Federal Worker Disability Retirement: Choosing from the Options

The self-evident approach to making a right choice is to first understand what one’s choices are comprised of; yet, for many, this necessary first step is never taken, and so the option taken is based upon the choices presented, and not upon the greater universe of alternatives available.  If the parent asks the child in an ice cream store, “Do you want chocolate or vanilla?”, the unsuspecting child will choose from the options presented — until the child observes the one standing in front, who has just received another flavor.  “How about that one?” is the natural next query.

In preparing, formulating and filing for Federal Disability Retirement benefits from the U.S. Office of Personnel Management, there is a universe of options which present themselves in concentric circles of choices within options within alternatives — but in order to make any positive steps towards accepting any of them, one must first be aware of them.

Thus, whether the agency moves forward to remove a Federal or Postal employee based upon reason X, may not be the only option if you don’t know that there may be an alternative option for removal, or to negotiate a delay of the option itself; whether OWCP/FECA, or Federal Disability Retirement, SSDI or VA benefits, or a combination of some or all to be approved; whether the basis should be medical condition A, B & C, or E, F & G, or a combination of some of each category; all such options need to be reviewed and the universe of alternatives explored, until the crucial decision is made of picking one over another.

Wisdom first begins with exploring the explorable universe; if one believes that one’s crib is the only universe in existence, then that will be the one which defines the confinement of one’s life.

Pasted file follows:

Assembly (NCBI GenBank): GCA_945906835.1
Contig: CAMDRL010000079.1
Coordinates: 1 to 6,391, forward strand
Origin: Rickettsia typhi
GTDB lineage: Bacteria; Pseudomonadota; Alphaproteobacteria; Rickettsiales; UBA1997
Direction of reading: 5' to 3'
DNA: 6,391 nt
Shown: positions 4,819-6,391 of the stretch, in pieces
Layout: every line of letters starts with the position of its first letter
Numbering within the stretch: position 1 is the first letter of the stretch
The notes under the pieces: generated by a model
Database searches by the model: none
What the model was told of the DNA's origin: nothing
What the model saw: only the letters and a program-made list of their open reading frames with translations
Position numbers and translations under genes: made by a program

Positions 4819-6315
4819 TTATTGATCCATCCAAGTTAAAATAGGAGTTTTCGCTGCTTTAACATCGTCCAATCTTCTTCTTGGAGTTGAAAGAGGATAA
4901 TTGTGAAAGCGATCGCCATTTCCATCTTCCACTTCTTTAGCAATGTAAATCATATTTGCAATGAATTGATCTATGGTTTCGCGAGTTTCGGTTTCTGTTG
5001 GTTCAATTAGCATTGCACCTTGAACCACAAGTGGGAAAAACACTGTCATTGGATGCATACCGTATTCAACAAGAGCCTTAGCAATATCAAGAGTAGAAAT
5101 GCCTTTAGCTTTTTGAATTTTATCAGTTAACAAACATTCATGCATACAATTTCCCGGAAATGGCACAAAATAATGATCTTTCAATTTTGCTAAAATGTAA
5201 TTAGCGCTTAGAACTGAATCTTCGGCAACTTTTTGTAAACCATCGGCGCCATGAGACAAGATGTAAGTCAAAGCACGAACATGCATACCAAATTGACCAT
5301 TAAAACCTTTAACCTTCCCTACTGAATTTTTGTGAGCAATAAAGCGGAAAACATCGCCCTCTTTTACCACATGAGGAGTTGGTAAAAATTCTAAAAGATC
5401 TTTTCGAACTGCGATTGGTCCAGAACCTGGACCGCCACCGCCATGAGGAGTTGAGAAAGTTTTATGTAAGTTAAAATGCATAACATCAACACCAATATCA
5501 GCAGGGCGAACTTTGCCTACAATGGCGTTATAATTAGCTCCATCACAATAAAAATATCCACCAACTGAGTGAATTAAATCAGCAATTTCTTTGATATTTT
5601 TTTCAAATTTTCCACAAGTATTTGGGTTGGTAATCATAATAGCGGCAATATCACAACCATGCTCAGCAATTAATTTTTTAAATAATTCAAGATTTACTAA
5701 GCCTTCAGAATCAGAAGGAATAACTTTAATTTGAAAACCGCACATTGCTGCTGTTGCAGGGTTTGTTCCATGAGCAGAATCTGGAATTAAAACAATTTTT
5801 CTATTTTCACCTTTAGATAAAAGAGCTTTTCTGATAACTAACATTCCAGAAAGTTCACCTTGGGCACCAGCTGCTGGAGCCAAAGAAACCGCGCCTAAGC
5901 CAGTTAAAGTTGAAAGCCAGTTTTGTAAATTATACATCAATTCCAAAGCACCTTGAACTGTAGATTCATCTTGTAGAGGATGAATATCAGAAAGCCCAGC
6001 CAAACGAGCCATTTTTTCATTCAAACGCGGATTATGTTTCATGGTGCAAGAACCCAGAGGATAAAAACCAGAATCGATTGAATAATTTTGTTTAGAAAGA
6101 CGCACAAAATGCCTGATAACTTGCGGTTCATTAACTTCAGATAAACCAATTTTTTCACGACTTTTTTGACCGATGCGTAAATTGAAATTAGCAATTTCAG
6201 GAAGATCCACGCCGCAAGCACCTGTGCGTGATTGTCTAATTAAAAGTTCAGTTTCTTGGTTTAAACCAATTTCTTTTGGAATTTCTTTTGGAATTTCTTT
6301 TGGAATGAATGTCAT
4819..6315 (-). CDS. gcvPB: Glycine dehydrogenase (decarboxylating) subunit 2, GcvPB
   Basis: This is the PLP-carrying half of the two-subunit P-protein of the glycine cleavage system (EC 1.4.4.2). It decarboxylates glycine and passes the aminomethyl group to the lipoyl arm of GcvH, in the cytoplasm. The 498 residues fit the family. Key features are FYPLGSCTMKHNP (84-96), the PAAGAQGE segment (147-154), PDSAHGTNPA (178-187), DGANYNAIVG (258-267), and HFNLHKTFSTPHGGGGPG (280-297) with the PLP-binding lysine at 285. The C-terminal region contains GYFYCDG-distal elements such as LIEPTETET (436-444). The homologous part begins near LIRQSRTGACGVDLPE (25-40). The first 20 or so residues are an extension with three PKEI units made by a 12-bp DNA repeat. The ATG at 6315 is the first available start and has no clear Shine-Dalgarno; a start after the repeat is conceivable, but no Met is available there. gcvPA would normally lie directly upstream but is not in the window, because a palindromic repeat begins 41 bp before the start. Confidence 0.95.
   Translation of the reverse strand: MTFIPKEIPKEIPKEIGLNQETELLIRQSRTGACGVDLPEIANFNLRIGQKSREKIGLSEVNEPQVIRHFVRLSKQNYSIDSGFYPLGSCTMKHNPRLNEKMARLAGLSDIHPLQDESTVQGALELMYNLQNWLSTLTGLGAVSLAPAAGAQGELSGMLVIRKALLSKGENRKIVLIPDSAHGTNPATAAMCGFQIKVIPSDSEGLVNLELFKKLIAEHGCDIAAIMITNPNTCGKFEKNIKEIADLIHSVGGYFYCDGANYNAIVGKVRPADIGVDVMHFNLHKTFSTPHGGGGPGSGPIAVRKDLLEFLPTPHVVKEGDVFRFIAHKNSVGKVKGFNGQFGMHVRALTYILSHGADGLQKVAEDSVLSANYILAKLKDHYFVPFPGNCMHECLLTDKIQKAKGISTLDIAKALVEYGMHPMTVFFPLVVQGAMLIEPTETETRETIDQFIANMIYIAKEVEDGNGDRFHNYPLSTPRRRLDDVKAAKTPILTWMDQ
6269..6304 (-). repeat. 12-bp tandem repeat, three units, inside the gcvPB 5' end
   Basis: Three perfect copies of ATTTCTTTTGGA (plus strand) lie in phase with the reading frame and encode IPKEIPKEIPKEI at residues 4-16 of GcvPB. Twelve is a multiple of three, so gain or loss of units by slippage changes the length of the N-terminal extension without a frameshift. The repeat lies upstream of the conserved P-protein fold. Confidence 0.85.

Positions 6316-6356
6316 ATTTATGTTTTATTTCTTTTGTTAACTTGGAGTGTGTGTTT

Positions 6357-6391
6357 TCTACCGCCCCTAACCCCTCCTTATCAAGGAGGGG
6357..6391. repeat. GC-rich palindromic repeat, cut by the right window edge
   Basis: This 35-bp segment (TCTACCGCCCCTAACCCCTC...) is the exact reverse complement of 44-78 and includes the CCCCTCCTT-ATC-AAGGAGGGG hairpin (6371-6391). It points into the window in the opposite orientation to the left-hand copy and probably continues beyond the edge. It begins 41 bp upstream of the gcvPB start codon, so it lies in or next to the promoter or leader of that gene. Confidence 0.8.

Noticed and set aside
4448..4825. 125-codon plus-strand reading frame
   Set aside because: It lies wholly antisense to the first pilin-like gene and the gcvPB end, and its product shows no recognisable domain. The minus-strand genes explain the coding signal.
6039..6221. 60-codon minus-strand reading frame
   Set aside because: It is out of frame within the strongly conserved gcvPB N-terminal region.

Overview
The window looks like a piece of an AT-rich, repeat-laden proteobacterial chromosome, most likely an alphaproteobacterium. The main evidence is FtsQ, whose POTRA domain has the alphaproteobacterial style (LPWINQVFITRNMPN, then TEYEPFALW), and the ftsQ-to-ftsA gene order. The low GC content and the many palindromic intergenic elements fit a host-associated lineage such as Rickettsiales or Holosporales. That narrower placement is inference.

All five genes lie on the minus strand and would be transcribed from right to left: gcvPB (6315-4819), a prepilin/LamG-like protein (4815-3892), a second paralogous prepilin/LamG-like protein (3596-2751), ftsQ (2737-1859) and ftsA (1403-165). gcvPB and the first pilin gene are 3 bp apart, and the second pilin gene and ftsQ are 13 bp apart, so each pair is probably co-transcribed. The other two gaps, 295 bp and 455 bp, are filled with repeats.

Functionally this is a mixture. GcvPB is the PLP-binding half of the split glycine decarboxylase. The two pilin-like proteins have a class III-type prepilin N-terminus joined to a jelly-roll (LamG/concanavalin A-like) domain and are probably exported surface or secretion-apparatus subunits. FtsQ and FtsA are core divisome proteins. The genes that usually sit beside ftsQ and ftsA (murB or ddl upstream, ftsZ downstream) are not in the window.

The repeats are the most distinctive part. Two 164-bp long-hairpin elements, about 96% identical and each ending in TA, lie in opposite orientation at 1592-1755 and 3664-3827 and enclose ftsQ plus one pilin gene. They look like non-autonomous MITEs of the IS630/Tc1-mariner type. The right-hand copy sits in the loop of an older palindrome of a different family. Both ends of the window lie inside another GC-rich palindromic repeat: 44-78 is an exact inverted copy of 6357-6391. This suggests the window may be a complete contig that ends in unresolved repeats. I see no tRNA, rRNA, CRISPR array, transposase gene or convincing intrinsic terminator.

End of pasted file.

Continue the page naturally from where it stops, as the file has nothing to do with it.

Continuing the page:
Sincerely,

Robert R. McGill, Esquire

Medical Retirement for Federal Workers: Thanksgiving

In representing Federal and Postal employees for Federal Disability Retirement benefits under FERS or CSRS, one encounters multiple medical conditions, from the very severe and debilitating, to manageable but chronic conditions which impact one’s ability to perform the essential elements of one’s job.  

Such review of medical conditions and recognition of what many Federal and Postal employees must undergo, is often a humbling experience; for, while a lawyer’s job is to focus upon the legal aspects of a case, and to bifurcate one’s personal “feelings” as distinct from the legal issues, the antiseptic medical facts, and the ability to provide an objective, analytical view of all of the facts and circumstances — such conceptual bifurcation has its limits.  

Daily, Federal and Postal employees who suffer from various medical conditions must make difficult choices about their future, their career, and their work & personal obligations.  It is well to pause during this Thanksgiving to reflect upon the blessings that we have, as opposed to conditions which have resulted in the loss or reduction of that which we do not have.

Sincerely,

Robert R. McGill, Esquire

FERS & CSRS Disability Retirement for Federal and USPS Workers: The Wait Seems Longer

For those waiting for their Federal Disability Retirement application under FERS or CSRS, pending before the Office of Personnel Management, the wait seems to be getting longer and longer.  Whether at the initial stage of the application process, or at the Reconsideration Stage, OPM is taking longer to make a decision on a pending application.  Everyone, of course, wants his or her application to be the next in line; and, indeed, it is all the more frustrating when an applicant is told that a decision will be made “within the next 2 weeks”, and after the 2-week period comes and passes, still no decision. 

What makes it worse is that, even after an approval, there seems to be longer delays in processing the approved application before payment is received.  Further, even after the “interim” payments begin, there appears to be a longer wait before a case is “finalized” for payment processing.  Each period of delay results in a ripple-effect throughout the system as a whole, and indeed, in these economic times of hardship, it  places an even greater burden upon those who need the financial benefit most — those who are disabled, and who rely upon the benefit of disability retirement payments for their very livelihood.

Sincerely,

Robert R. McGill, Esquire